Over breakfast with Brooke and Patsy, I am feverish and ill.  I am so excited to see them, but I can hardly keep up my end of the conversation. Afterwards, I return to my bed at my cousin’s house. I miss the actual reunion, knowing I am too sick to manage and furious at my body for letting me down—I had looked forward to the whole weekend for weeks. Lying on my young cousin's bed--she is bunking with her sister while I stay with them--both girls are at Agnes Irwin, themselves, now in ninth and fourth grade.  I let my mind wander back in time:  our first boy-girl parties, learning to drive, going with Brooke--who got her license before I did--to summer chemistry class, being in Brooke’s wedding.  Patsy could not be at our wedding; she’d been in an accident.  Hoppy moved away in 6th grade but returned for our Senior year. Patsy was the most organized person I knew. We'd all talk on the phone for hours, to our parents’ despair.  How could we have so much to say after spending all day together?

 

I rally to go to Chris’ house for dinner.  On the terrace, Hoppy greets me across the room, "Annie K. Lotz,” she calls, her dad’s nickname for me.  We discuss her little sister’s desire to shed her nickname.  I do not want to shed my own nickname. I like being called Annie by this crowd.  Patsy tells me she has found journals from when she was thirteen in which  she referred to me as ‘Klotz’.  We talk about our dogs—Taffy was her Cocker Spaniel; Tina and Siggy were my miniature dachshunds.  We are touching our childhoods. The presence of these women in my life at this reunion that I am too ill to enjoy feels like a gift. Hoppy tells me that at my dad’s funeral, two people asked her to get involved with a project at our Church that gave her life new purpose.  I think how delighted Dad would be that he was making connections among people, even after he was gone.  It touches me that she shares this story with me.  

 

I’m deeply moved to be in the presence of about fifteen women who have known me since I was a girl. I’ve missed the ceremony in the afternoon when we honored too many of our classmates who have died, but Mrs. Kinkaid joins us at the beginning of the evening, and it is good to speak Cindy’s name, good to point to Cathy’s gorgeous face smiling up at us from the yearbook, to see Stephanie in her white blazer, Ginny standing tall, the tallest in our class for many years.  Too much loss too soon. 

 

In Chris’ cozy living room, I eat asparagus and steak next to Louise and Sarah.  We are girls again, this time smart enough to know how much long friendships matter.  Hoppy and I try to explain to Wendy, our headmistress and my friend, how wondrous CORE was.  It is a revelation to learn that our classmates, Ann and Mary, were Miss Jenkins’ nieces; if we knew that ever, we had forgotten it.  Isy and I steal a moment near the buffet.  She is remarkable in her resilience.  I ask about her mom.  “Ninety-three is not for the faint of heart,” she answers.  I am jealous of my classmates who still have their mothers, but I know, too, that their mothers are not, all of them, the versions of moms that I remember.   I want to stay forever, talking with Lynne and Leslie and Ann and Chrisy and all the others, but I am fading, feverish again.  The Episcopal boys arrive, and I recognize none of them, except the one who married Susan.  They are not boys, of course; they are-- like us--approaching sixty, but I am mystified that I missed this chapter.  The boys I hung with were theatre boys from the other boys’ school.  My classmates are pleased to welcome the guys, intoxicated again by memory, crushes, possibility, who knows what.  I, feeling headachy, leave too early, fall asleep melancholy, wake to the froth of cherry blossoms foaming on the tree beyond my window, feeling too full of feelings.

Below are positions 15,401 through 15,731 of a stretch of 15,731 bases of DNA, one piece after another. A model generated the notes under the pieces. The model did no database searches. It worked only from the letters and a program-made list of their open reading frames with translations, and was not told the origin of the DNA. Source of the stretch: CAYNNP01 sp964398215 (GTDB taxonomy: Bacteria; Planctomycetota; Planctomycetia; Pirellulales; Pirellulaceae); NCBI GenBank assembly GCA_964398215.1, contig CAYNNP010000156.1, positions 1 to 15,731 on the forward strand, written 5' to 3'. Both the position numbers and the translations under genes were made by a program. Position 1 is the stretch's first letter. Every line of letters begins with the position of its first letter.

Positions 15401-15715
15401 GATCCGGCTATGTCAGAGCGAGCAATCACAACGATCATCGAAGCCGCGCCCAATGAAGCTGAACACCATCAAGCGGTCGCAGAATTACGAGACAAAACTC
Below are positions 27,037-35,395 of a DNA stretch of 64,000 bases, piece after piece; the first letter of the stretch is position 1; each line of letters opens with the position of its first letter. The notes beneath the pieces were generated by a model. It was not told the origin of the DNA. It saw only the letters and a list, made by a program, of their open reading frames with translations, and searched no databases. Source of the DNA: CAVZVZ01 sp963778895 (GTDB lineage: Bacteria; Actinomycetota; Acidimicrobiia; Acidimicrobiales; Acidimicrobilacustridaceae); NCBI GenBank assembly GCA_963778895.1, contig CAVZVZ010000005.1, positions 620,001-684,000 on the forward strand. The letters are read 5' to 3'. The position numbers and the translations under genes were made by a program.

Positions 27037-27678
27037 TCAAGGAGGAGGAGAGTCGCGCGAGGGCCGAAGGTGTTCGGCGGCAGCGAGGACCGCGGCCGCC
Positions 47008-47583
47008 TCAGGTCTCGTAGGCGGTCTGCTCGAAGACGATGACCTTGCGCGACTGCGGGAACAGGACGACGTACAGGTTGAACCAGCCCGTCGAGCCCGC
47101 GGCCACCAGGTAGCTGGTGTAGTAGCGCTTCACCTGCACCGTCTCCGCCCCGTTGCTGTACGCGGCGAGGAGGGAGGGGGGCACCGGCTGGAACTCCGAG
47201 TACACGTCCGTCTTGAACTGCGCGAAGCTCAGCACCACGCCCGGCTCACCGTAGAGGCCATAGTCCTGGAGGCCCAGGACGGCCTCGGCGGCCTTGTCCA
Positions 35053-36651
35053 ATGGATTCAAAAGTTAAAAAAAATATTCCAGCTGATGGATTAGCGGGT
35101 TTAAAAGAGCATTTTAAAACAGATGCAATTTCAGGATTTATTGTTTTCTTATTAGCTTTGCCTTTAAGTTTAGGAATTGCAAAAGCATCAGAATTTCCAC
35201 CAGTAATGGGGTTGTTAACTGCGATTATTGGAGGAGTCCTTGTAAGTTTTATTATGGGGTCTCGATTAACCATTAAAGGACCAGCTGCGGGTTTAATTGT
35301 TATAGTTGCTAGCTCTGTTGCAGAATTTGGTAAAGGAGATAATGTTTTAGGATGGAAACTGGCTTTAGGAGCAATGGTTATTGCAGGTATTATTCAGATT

Schools expand to hold generations. Each era has its own specific memories, memories that are distinct to a particular time—1978, for me. Our music, our teachers, our boys, our parties, our escapes.  1908 for Grannie at Bryn Mawr and before that, Agnes Irwin, the school we shared.  2018 for my cousin’s two daughters, Our school belong to all of us.  Time compresses, expands, shimmers.  Spring at home is exquisite, fleeting. I revel in memory.

 

 

In the Company of Women:  Leap and the Net Will Appear